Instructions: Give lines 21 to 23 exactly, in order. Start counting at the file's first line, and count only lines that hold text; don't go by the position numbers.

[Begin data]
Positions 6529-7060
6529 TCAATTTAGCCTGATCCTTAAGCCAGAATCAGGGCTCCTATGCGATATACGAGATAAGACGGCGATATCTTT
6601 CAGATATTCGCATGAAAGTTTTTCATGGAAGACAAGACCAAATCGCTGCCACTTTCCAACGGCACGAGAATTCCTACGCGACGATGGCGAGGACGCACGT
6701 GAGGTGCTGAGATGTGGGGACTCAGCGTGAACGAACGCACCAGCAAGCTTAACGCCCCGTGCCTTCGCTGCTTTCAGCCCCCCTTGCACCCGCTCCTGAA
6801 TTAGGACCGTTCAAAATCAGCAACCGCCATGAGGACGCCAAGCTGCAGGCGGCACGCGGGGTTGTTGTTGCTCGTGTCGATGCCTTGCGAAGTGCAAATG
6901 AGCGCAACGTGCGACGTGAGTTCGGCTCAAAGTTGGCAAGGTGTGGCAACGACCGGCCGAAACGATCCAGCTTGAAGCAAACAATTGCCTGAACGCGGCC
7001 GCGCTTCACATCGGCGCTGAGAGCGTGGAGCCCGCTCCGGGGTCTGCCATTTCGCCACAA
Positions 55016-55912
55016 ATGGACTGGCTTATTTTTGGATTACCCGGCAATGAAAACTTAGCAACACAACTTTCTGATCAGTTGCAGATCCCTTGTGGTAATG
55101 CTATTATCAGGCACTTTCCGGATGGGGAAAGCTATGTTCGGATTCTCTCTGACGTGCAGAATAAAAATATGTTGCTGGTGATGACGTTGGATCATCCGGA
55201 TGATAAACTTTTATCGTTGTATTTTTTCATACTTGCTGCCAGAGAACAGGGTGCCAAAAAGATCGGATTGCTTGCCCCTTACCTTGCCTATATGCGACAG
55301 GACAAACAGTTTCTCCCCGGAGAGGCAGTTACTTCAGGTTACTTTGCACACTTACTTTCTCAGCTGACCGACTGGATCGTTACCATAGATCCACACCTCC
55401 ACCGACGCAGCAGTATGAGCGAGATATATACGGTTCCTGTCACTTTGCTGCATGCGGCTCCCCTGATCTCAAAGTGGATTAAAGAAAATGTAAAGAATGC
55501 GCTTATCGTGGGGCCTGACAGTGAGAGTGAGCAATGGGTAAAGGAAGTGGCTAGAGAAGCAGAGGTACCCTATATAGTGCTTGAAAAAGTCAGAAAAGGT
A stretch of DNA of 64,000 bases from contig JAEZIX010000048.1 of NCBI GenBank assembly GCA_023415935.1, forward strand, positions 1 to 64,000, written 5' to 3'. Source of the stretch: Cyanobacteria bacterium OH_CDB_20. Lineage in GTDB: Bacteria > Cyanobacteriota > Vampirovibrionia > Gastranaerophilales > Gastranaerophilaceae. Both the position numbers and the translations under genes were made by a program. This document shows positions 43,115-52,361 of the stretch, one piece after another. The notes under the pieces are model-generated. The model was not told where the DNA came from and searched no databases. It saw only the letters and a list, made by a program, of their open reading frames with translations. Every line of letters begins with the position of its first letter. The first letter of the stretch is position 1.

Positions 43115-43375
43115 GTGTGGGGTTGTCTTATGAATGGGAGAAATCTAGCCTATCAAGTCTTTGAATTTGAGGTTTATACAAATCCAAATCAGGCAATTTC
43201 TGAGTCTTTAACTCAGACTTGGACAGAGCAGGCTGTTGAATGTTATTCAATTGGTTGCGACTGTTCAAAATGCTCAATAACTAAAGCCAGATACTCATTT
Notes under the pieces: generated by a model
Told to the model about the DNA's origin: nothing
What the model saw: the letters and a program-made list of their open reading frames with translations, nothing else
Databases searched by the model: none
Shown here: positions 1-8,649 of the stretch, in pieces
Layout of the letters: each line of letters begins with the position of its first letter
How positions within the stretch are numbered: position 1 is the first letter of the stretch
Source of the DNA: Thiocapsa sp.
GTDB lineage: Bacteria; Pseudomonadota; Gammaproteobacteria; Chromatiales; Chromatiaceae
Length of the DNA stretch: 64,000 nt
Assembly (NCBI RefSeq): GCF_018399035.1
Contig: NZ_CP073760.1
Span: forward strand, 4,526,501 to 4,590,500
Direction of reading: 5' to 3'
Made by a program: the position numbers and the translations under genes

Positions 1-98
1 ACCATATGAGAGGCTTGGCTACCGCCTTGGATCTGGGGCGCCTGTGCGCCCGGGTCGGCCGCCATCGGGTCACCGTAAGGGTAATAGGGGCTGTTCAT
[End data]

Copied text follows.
What the model saw: the letters and a program-made list of their open reading frames with translations, nothing else
Databases searched by the model: none
Shown here: positions 1-8,649 of the stretch, in pieces